Haitian Italian designer Stella Jean returned to the Milan catwalk after a two-year hiatus with a tour de force that highlighted the talents of 10 new color designers whose design history is linked to Italy.
Jean vowed in 2020 not to return to Milan Fashion Week, which opened on Wednesday, until she was the only black designer. The We Are Made in Italy movement, which she founded with black American designer Edward Buchanan and Afro Fashion Week Milano founder Michelle Ngomno, made sure she wouldn’t be.
Maximilian Davis, a 27-year-old British fashion designer with Afro-Caribbean roots, makes his debut as creative director for Salvatore Ferragamo. Filipino-American designer Rhuigi Villasenor brings Bally back to the runway for the first time in 20 years. Founded by British-Nigerian designer Iniye Tokyo James, Tokyo James presents a women-only collection.
Jean is leading a runway show with Buchanan and five new We Are Made in Italy designers, including a Vietnamese clothing designer, an Italian-Indian accessories designer and an African-American bag designer. It is the third WAMI group to present its collections in Milan.
“We’re making an impact,” Jean told The Associated Press. “We invited all these young people. We created the space. There were wins.”
Buchanan opened the show with denim-feel jersey knitwear from its Sansonvino 6 line, followed by capsule collections from the latest group of Fabulous Five WAMI designers and Jean’s creations, combining Italian tailoring with artisanal references she sources from around the world .
Each of the new WAMI designers has a connection to Italy, either through family or having moved here to study or work.
Italian-Indian designer Eileen Claudia Akbaraly showcased her brand Made for a Woman, which creates ethically sourced clothing and accessories from Madagascar raffia. New York-based designer Akila Stewart founded bag brand FATRA, which works with recycled plastic waste. Indian-born Neha Poorswani designs shoes under the Runway Reinvented name. Vietnamese designer Phang Dang Hoang’s clothing line blends Asian and Western cultures, and Korean designer Kim Gaeun’s Villain brand combines elements of traditional Korean costumes with modern hip-hop culture.
“There are so many Italians who aren’t Italians, who are immigrants who feel Italian. I think it’s so beautiful,” Stewart said.
The show ended on a celebratory note as the models, designers and activists gathered on the catwalk and clapped and swayed to Cynthia Erivo’s song Stand up.
Both Trussardi and Vogue Italia have used the WAMI database of Italy-based fashion professionals of color, although the listings have not been deployed as industry-wide as the founders had hoped. One of the designers of the first WAMI class, Gisele Claudia Ntsama, worked in Valentino’s design office.
Giorgio Armani, who launched Stella Jean in 2013, helped with textiles for the new WAMI capsule collections on display here. Conde Nast and the European fashion magazine nss help finance their production. The three WAMI founders are covering the rest out of their own pockets after the moderator offered a venue for the show but only provided limited funds compared to previous seasons.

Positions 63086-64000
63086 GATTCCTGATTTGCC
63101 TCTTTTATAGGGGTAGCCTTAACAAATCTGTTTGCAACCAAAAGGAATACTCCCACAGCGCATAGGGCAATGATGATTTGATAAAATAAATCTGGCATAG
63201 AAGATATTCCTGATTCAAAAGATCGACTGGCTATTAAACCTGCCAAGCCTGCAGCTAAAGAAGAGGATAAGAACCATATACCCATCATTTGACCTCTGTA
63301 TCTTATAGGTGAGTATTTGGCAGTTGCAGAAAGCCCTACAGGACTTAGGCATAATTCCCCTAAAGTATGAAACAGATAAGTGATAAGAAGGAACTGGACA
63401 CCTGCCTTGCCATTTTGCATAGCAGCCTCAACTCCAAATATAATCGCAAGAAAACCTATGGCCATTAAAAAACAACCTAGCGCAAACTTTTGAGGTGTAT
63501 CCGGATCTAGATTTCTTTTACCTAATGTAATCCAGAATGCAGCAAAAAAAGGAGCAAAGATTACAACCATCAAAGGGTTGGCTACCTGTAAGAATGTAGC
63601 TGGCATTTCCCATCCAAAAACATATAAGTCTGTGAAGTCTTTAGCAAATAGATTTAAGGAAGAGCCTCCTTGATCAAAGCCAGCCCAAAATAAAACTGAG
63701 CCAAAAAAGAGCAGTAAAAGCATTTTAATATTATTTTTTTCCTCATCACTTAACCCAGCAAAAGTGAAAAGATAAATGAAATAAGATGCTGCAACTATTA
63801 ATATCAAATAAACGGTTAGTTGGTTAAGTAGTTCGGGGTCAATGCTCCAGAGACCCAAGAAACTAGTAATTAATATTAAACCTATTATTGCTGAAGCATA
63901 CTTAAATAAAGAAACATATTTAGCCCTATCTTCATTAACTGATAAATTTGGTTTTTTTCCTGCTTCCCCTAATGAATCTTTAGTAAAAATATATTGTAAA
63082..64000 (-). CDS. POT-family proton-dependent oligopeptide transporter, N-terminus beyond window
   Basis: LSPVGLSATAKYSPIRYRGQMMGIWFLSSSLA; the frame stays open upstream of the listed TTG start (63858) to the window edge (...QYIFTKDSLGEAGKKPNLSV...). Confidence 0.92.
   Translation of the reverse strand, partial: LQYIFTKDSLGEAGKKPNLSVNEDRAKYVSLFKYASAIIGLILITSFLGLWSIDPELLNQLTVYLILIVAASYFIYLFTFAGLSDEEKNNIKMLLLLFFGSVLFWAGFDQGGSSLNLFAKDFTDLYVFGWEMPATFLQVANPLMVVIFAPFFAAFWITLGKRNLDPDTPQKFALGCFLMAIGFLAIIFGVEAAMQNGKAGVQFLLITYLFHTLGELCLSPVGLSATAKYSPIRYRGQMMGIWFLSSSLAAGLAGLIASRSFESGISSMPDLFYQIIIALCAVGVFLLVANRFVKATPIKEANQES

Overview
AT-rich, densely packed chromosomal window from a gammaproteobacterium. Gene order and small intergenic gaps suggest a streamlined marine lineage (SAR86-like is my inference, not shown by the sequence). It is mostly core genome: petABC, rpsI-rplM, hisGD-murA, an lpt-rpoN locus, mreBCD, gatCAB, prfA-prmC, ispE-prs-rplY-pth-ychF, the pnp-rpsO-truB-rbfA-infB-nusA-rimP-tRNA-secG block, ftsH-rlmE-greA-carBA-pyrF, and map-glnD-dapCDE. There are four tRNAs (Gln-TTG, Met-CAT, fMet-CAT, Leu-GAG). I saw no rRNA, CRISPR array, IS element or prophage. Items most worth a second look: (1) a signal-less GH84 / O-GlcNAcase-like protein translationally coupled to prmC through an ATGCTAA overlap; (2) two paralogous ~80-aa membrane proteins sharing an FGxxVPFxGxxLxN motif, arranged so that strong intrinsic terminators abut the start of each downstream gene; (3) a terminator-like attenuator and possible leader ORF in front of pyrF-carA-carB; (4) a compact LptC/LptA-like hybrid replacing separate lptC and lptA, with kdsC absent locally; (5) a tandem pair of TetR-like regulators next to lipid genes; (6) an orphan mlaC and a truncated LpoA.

Ngonmo said Italian fashion houses too often confuse diversity – like showcasing black models – with true inclusivity, which would involve employing professionals in the creative process.
“I feel like they don’t understand what diversity means at all. They tend to confuse diversity with inclusion,” she said.
Buchanan said he maintains his optimism but acknowledged the post-pandemic market is tough with stores not investing in new designers’ collections.
“We knew early on that this was going to be slow growth,” Buchanan said. “When working with the designers, we need to be transparent about what’s in front of them. … You won’t be Gianni Versace tomorrow.”
Jean noted that the new designers for big fashion brands came from abroad, not through the Italian system. Despite the progress, she and her staff still see opposition to hiring people of color in creative roles and to the idea that Made in Italy can engage native black talent.
“It’s more glamorous to have someone on the outside,” she said.
Jean said she is also waiting for the Italian moderator to accept an invitation to create a multicultural board within his structure. She said she felt initial industry acceptance of the diversity project had cooled.
“None of us believed in all of the promises. Now we are entering territory we know well, where people feel free and comfortable not to keep promises. It’s obvious,” Jean said.
As for her future, “I’m at a crossroads,” the designer said. “My travel companions are standing in front of the door that I was allowed to enter. For a while, being the only one in the room feels special. But when you see that many of those who are yet to come are better than you, you understand that you were nothing special. You were very lucky.”